This phenomenon is sufficiently widespread that the MFA degree is gaining ground on the MBA, and some schools are offering a joint MFA/MBA degree. P148

In many creative fields the person who pursues the advanced degree has consciously chosen a path that leads to a professorship not a life of innovating in that domain; those with most formal education are less eminent as innovators. In science and technology it is different. Advanced education is absolutely required; no one is going to cure cancer as a sophomore in high school. P156

No flashes of genius; just more hard work

James Watt didn’t invent the steam engine; he made it more efficient so it could become the engine behind the British industrial revolution… Eli Whitney didn’t invent the cotton gin. In fact, many had been invented to remove seeds from long staple cotton, which wasn’t economical to grow on a large scale. His genius was to invent a device that would work on short staple cotton using what came before... The aha moments grow out of hours of thought and study. The idea of an epiphany is a dreamer’s paradise, where people want to believe that things are easier than they are. P159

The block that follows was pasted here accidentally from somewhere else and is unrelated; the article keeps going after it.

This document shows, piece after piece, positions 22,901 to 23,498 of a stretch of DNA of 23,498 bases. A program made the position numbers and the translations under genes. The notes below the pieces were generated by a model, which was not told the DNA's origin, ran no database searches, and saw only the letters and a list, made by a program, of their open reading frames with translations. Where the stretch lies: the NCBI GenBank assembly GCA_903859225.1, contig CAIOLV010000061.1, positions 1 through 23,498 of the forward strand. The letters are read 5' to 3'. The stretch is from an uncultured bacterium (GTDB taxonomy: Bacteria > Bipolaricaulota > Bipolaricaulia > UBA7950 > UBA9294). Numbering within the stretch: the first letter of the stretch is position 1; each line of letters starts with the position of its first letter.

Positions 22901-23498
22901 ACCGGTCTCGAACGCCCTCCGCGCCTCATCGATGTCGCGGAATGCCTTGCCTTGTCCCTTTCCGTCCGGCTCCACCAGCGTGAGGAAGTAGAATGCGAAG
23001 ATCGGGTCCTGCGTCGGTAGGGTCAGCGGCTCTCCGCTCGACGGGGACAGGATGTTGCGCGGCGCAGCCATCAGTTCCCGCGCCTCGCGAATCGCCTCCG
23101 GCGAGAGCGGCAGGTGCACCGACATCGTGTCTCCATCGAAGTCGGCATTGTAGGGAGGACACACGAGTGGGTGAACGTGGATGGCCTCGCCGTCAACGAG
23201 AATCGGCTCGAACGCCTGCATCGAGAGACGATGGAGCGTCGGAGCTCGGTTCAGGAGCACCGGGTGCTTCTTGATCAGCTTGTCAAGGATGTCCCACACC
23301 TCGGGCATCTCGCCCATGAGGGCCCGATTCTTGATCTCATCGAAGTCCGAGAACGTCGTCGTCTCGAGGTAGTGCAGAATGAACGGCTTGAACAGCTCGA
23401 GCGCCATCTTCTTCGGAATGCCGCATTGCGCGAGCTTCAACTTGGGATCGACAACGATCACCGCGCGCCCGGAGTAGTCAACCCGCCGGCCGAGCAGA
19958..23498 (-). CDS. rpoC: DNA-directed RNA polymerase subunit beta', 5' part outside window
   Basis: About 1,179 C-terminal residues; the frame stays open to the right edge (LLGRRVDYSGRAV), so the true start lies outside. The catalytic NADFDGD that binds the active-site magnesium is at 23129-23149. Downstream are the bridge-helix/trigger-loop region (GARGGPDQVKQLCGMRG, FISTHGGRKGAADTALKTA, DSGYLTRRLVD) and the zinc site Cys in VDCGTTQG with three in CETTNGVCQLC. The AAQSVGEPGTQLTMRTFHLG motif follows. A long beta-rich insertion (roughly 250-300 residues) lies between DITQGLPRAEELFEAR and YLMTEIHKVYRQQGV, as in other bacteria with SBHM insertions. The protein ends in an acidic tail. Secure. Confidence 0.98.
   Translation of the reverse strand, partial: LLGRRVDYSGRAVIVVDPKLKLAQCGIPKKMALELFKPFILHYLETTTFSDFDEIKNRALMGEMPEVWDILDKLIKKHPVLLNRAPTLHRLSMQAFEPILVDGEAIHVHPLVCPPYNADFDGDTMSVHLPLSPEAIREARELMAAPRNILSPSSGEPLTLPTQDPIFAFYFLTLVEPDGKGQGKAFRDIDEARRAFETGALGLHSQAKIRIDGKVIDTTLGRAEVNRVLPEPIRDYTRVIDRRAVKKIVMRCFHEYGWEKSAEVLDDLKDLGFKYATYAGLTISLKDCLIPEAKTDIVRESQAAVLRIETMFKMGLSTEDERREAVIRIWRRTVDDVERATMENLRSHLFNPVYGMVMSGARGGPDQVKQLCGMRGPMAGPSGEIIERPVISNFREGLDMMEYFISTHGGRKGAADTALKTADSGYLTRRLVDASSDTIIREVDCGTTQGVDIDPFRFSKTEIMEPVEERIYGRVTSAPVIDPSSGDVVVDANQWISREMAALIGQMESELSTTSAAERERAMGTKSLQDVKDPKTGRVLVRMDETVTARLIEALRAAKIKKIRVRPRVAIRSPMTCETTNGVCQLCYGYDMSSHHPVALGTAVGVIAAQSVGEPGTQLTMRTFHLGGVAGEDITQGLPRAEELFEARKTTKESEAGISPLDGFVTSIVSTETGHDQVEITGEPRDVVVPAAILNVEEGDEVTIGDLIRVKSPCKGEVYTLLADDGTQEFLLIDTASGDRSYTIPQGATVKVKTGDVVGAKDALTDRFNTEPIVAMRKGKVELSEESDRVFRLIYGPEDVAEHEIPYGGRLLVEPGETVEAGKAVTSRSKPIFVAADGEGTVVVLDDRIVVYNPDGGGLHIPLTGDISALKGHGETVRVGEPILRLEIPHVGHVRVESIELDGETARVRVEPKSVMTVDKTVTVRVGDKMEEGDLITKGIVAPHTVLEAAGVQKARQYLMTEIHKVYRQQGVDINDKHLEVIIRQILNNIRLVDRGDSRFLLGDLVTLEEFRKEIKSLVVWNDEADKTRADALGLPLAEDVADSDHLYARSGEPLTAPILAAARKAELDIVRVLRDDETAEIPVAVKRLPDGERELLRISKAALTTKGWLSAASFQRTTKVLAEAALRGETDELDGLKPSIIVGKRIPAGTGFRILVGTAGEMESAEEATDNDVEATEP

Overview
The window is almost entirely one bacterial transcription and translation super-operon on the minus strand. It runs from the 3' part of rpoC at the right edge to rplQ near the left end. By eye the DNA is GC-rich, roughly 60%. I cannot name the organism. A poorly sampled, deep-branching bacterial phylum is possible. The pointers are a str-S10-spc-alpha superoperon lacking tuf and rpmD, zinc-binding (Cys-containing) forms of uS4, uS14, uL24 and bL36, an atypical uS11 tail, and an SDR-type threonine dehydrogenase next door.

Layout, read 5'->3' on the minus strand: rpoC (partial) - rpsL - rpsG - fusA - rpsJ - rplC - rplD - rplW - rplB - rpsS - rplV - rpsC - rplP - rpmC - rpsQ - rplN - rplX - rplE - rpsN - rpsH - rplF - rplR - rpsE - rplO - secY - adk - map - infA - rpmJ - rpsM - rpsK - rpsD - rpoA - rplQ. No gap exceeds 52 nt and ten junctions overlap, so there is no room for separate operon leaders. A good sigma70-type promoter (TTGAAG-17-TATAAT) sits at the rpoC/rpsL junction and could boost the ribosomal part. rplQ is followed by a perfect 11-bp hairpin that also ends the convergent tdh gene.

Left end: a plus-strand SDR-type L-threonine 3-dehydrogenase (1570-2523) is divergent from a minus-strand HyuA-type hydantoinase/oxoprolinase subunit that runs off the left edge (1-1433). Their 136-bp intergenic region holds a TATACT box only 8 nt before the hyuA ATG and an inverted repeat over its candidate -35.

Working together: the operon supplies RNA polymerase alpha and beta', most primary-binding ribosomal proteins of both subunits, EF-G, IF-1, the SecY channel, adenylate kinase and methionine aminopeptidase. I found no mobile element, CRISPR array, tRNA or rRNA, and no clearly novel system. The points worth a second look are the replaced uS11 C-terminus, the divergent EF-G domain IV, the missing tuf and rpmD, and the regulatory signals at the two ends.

And what about those legends of great creative products appearing suddenly and fully formed? The answer is simple: they aren’t true. Samuel Coleridge claimed that 100s of lines of came to him in an opium haze for his famous work, Kublai Khan. But an earlier version of the poem was found, and worse, another previous book has passages similar to his own… Abe Lincoln didn’t write his famous address on the back of an envelope while riding a train to Gettysburg as the legend goes. A number of drafts have been found. And as for the original Eureka moment – nothing in Archimedes writings or in writings of his contemporaries supports or hints at the bathtub story. Scholars have concluded that it is a myth. P161

Blind at the top

In a survey of 600 executives, those at the top thought the main reason why their company wasn’t more innovative was that it didn’t have enough of the right people. Lower level managers held a markedly different view – that the right people were present but that the culture kept them from innovating. P163

Blah, blah, blah

Organizations can take 2 steps that are especially effective in light of how innovation really happens: telling people what’s needed, and giving them freedom to innovate… Leaders exhort the troops to be innovative, but no one understands clearly what that means. Unsure where to go, they go nowhere. P164

It’s CYA that rules the day

Most organizations are not intellectually stimulating, even the field itself is fascinating; rather than offering opportunities to learn and rewarding curiosity, it leaves inquisitive employees to find their own ways to learn. And instead of furnishing structure and support – meaning clear roles and responsibilities in a positive, forward looking, build on success environment – many operate in a cover you ass culture. P175